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Trainer Q&A - Ground Work (with/without Round Pen) - How do I lead my horse to the pasture without allowing him to eat on the way?

How do I lead my horse to the pasture without allowing him to eat on the way?

Dundeesmom Asks:

I have a rescued horse that was starved not once but twice. Now he is in my loving home and I have begun to try to lead him into the pasture. He will do great until he decides he wants a bite of grass. How do I pull his head back appropriately to discipline him as to follow my lead?

I realize with his situation that seeing all that grass to eat is so tempting, but I want to be the leader. I want to discipline correctly without being harsh.


Our Trainer Answers:

Although it is unfortunate that this horse was starved, and equally as wonderful that you rescued him, he should not be allowed to pull on you for the sake of eating. You are correct in knowing that in this instance he does not see you in the leadership role. I am guessing that you are leading him in a flat, nylon halter that makes it easier for him to pull his head down, so I suggest that you get a stud chain lead. A stud chain is a lead rope with an 18 to 20 inch 5/8 chain on the snap end, it is never to be used for tying, only for leading as it helps the horse to understand by giving him a firmer signal. Since your horse is pulling his head down I want you to run the snap end of the chain through the lower left ring, under his chin, through the right lower ring, up to the upper right ring and snap it with the open end of the snap to the outside of his face.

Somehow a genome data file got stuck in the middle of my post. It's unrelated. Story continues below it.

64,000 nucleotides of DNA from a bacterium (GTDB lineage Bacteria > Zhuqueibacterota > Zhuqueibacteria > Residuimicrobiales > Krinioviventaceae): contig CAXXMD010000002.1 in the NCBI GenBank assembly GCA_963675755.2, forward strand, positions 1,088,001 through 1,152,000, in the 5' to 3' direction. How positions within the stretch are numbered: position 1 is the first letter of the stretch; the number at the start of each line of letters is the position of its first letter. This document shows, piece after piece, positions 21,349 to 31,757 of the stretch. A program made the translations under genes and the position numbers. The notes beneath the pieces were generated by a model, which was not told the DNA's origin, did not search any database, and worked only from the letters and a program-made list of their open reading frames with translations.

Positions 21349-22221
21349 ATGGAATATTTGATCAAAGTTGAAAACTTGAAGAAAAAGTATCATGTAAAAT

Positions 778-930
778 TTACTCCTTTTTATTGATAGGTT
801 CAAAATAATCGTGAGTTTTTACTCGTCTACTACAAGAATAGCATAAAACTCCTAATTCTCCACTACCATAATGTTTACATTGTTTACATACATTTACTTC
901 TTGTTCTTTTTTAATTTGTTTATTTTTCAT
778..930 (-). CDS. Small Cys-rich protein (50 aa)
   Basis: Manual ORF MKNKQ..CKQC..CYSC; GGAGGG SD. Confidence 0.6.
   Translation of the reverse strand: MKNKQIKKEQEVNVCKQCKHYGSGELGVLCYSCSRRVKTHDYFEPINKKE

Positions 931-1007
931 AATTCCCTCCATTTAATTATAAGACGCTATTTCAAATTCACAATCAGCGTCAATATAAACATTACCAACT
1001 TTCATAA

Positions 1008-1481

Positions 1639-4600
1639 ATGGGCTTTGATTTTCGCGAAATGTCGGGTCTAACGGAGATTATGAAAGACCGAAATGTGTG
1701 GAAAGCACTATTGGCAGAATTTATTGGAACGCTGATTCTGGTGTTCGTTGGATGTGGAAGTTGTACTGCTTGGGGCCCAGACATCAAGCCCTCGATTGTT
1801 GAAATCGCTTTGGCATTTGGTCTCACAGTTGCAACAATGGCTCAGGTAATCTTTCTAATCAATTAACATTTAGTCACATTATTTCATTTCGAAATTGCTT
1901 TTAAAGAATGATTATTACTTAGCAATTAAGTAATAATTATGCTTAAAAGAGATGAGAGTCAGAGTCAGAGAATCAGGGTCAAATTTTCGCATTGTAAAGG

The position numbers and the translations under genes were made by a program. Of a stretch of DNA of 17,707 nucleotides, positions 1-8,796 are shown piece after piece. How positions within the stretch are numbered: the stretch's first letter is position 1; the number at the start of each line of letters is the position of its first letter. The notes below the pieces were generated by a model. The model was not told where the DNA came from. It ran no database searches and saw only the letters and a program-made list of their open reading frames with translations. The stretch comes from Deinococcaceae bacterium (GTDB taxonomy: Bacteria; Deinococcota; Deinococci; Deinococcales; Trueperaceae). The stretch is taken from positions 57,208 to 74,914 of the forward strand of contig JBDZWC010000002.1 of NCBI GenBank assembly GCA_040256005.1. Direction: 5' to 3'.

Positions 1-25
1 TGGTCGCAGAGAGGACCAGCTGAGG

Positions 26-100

Now we are ready to take him to the pasture. You could take some treats with you if he is not a biter, and this too will help him to understand that he should be paying more attention to you than the grass. The moment that your horse goes for the grass, give the leadrope a firm tug upwards and proceed walking. He should understand to keep moving his feet and the stud chain will give you the leverage you need to be in control. When you get to the pasture gate, give him a treat and further reward him by turning him out to the grass he loves so much!

Thank You and Happy Trails!

Christy Mellington